“I had trouble with math, making friends, social interaction with other kids.”
Nathan believes he went undiagnosed due to a lack of awareness when he was young and the fact that his symptoms were less obvious.
“Maybe there wasn’t as much awareness about it with doctors back then or maybe they didn’t think it was serious enough,” he said.
Nathan recently found out that he has osteoporosis, a lifelong condition in which bones become weak and brittle and can break easily, which is common in people with NF1.
Nathan said it’s “hard” not knowing what will happen to Chloe, who doesn’t speak, but is hopeful that with rapidly progressing modern medicine, her outlook can improve.
What is Neurofibromatosis?
Neurofibromatosis (NF) is a set of three complex genetic conditions that cause tumors to form on nerve cells throughout the body, including the brain and spine.
- Neurofibromatosis type 1 (NF1) – the most common form affecting 1 in 2,500 people in Australia
- Neurofibromatosis type 2 (NF2): a rare form that affects 1 in 25,000 to 40,000 people in Australia
- Schwannomatosis: the rarest of the three with an incidence of 1 in 40,000 people
NF can cause a variety of major health problems, including deafness, blindness, paralysis, physical differences, bone abnormalities, cancer, learning disabilities, and chronic pain.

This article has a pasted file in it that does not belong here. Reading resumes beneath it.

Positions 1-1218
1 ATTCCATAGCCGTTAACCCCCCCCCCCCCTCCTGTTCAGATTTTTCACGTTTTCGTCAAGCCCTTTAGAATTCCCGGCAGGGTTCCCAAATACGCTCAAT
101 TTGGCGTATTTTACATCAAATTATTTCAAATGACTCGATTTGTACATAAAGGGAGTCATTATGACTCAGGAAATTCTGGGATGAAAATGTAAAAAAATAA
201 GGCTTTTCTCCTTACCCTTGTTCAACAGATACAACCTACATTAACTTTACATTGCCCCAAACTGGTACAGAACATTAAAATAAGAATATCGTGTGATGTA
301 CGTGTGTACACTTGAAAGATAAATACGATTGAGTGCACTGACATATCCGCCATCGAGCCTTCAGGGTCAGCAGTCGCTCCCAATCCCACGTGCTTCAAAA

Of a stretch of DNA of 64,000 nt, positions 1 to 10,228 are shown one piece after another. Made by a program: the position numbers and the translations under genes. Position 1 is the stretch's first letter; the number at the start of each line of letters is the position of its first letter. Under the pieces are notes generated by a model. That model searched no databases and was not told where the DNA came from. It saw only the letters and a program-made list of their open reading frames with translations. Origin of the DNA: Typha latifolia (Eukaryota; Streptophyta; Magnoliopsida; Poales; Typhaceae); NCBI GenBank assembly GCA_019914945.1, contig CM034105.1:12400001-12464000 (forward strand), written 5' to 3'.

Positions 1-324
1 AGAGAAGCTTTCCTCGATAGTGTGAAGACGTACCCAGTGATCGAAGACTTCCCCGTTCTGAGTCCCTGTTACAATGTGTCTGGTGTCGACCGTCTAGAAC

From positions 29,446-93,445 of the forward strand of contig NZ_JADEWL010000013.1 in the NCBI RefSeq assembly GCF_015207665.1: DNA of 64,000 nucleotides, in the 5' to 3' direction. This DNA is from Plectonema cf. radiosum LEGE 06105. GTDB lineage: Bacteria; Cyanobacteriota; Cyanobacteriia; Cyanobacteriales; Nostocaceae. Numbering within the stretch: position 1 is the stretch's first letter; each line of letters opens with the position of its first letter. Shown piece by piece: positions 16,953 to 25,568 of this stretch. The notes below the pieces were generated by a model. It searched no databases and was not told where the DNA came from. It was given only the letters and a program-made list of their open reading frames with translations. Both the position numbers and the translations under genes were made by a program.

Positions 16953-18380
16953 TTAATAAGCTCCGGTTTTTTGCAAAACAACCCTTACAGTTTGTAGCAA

NF can affect anyone regardless of age, ethnicity, gender, or family history, and causes tumors (known as neurofibromas) to grow around nerve cells in the body, including the spine and brain, below the surface of the the skin or deep in the body.
It is impossible to predict how mildly or severely someone with NF will be affected, and about half of all cases arise in families with no history of NF.
About 20 percent of children with NF1 will develop an optic pathway glioma (brain tumor).
About 50-80 percent of children with NF1 will experience learning or behavioral difficulties.
Approximately 20 percent of children with NF1 will be diagnosed with Autism Spectrum Disorder or Attention Deficit Hyperactivity Disorder
The incidence of breast cancer is significantly increased in women with NF1.
Up to 90 percent of people with NF2 will develop vestibular schwannomas (benign tumors on the auditory nerves), and spinal tumors are seen in 60-80 percent of people with NF2.
Anxiety, depression, and social isolation are common among people living with NF, and the risk of suicide for people in their twenties is four times higher compared to the general population.
Source: Childhood Tumor Foundation
“As for Chloe, it’s hard to know what she’s going through as she can’t communicate with us at the moment,” he said.
“It means more or less the same as it does for me, regular check-ups with her GP but with a little more support from allied health professionals to get her where she needs to be in her stage of life.”
The family is currently applying for NDIS support for Chloe, who will need speech and occupational therapy as she grows older.
Nathan said it’s ‘hard’ not knowing what will happen to Chloe, but he is hopeful that with modern medicine advancing rapidly, her outlook can improve.
“We just have to manage the symptoms and other things as they manifest. We’re not going to know how bad or how good he’s going to have it,” she said.
“Medicine is constantly advancing, so I hope that by the time I reach my stage, there may be a better treatment.”
May is Neurofibromatosis Awareness Month: To learn more about NF or to donate to the cause, visit the Children’s Tumor Foundation website here.